Environment

Why you should share your pad with a python

Kim Treasure15 May 2021
Diamond python

A diamond python’s response to fire is to climb to the tree canopy. Photo: Brendan Smith.

Snakes have been getting a bad rap since Adam was a boy, but one South Coast man reckons we should all be open to taking in a scaly lodger for the winter.

Brendan Smith, aka the Eurobodalla Snake Catcher, says the region’s diamond pythons have had it tough of late and it’s time to show a little kindness to these beautiful, docile creatures.

“I always get a fair few calls about diamond pythons (Morelia spilota spilota) as we edge towards winter,” the Tuross Head man says.

“This is a normal part of their yearly cycle. They are coming in to seek out structure, warmth and safety to get them through to spring more easily without battling the elements.

“Each call I get I always encourage the client just to leave the python be and try to observe and enjoy its presence. It’s there for a reason and you have on offer what it needs for the cooler months.”

Man with diamond python

The Eurobodalla Snake Catcher, aka Brendan Smith, in action. Photo: Supplied.

With mice in plague proportions out west – and fairly prolific on the coast – pythons have a lot to offer as potential housemates. As well as being quiet, clean and low maintenance, they are happy to take care of your pest problem.

“They will catch and consume rodents, help deter others where its frequenting, and any noisy brushtail possums in the roof usually instinctively move on with the python’s presence,” Mr Smith said.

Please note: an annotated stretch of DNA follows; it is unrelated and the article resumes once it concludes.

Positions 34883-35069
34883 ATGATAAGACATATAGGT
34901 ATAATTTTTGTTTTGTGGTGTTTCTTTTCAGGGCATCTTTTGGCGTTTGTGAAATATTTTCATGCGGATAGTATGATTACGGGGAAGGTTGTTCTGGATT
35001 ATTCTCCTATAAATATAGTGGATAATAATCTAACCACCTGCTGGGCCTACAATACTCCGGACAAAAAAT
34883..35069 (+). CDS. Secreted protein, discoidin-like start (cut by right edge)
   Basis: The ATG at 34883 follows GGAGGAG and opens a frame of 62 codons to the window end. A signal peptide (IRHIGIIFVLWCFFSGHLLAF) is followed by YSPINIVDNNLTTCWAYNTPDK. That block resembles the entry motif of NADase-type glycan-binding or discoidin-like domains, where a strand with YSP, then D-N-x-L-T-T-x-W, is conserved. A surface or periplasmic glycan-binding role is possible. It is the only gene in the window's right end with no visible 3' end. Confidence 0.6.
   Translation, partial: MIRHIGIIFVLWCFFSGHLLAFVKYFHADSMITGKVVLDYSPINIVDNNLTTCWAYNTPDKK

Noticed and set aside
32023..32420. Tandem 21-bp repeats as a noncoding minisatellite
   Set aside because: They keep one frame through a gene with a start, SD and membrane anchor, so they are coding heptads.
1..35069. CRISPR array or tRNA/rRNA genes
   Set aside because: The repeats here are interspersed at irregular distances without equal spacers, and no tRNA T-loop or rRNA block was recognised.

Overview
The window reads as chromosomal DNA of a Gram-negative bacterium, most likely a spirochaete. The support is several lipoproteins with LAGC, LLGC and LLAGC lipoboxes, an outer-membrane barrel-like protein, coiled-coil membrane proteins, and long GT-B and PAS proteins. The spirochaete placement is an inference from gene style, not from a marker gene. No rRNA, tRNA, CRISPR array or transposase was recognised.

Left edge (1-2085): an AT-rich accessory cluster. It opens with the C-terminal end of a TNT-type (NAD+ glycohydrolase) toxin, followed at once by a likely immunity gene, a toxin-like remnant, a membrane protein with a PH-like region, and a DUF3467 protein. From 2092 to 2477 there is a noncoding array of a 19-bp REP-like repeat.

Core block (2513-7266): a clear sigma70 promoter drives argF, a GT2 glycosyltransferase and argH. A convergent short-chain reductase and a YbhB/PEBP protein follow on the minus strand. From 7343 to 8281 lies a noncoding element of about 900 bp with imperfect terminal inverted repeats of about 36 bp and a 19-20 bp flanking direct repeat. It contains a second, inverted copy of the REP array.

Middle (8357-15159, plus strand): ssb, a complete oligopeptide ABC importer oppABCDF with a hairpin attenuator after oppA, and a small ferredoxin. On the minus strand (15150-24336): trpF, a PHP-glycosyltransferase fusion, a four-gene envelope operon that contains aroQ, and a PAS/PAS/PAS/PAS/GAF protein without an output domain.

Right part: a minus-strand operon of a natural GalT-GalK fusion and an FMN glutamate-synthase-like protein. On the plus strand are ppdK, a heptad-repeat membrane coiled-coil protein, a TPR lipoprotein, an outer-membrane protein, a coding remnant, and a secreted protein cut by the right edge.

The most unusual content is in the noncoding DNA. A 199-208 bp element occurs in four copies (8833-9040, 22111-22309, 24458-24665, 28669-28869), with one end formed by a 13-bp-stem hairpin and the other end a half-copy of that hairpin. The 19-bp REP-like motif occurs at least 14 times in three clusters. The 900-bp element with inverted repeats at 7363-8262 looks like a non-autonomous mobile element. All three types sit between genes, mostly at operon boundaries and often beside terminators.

READ ALSO: Urgent action needed as plague proportions of mice head south


“Typically at this time of year the bulk of calls I get are for pythons. I encourage people to let them stay. They are no threat to anyone. Up in Queensland, where they are bigger, you hear of them taking a cat or small dog, but here they are no threat – if you are unlucky they may take a chicken but usually they are in the chicken coop to eat the pests that come in.

“I love all our snake species but, to be honest, I find pythons a bit boring.”

Mr Smith said pythons “got the rough end of the pineapple” in the Black Summer bushfires and numbers have declined.

“There’s no official data yet but a lot of stuff got wiped out – there’s no sugar-coating that,” he said.

“When they sense fire coming, they start figuring out what to do. Pythons instinctively seek out refuge in the canopy up off the ground only to cop the full force of the fire front as it rages through.”

Sadly, many of those snakes died while the ones that sought shelter in water tanks and man made structures stood a better chance of survival. Mr Smith said the impact is noticeable.

“Numbers are down,” he said. “I’m out in the bush a lot and I’ve seen it first hand.”

Mr Smith has been catching snakes for 20 years and decided to make it a professional pursuit about three years ago.

He said as housing development continues to push into the bush interactions with snakes will naturally increase.

“With the South Coast booming all types of people are now running into snakes,” he said.

“We have bush blocks and subdivisions where people create these great habitats for snakes with hiding places, ponds and fish. I try to get people to just leave them alone.

“So if you have a resident python or notice one moving into your property, house surrounds or roof seeking shelter, give it a helping hand and keep these factors in mind. Also keep in mind that they are extremely gentle by nature, extremely tolerant, quiet and non venomous posing no real threats.”

Anyone with snake concerns can contact Brendan for professional facts, information and advice on local species, their behaviour and ecology on 0404 110 368.

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